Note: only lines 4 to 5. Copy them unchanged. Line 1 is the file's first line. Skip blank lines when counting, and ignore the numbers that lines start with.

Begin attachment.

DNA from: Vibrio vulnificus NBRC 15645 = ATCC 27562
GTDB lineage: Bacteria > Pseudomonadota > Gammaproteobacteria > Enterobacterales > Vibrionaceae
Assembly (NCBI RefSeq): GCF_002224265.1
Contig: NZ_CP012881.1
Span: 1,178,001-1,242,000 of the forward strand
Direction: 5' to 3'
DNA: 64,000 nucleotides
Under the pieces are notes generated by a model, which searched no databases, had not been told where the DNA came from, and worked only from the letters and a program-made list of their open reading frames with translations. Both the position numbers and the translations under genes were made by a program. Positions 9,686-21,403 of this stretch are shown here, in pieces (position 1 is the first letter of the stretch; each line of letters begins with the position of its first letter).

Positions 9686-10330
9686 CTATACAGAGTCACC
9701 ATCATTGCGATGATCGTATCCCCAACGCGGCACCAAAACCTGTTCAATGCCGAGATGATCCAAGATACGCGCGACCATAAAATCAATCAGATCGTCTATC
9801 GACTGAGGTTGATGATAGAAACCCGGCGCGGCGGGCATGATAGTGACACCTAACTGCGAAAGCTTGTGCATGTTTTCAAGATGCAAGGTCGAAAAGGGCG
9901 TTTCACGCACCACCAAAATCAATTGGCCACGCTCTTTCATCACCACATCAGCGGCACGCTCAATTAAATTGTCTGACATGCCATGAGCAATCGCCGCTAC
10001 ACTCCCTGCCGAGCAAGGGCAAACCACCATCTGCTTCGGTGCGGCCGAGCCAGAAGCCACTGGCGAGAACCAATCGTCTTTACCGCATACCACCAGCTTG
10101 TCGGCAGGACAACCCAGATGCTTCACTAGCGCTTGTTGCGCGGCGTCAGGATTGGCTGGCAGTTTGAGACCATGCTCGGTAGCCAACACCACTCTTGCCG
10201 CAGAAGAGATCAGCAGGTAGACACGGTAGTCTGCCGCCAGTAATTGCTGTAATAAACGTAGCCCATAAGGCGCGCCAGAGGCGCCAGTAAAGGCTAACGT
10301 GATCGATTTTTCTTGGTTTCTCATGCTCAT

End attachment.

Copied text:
Contig: NZ_CP012881.1
Span: 1,178,001-1,242,000 of the forward strand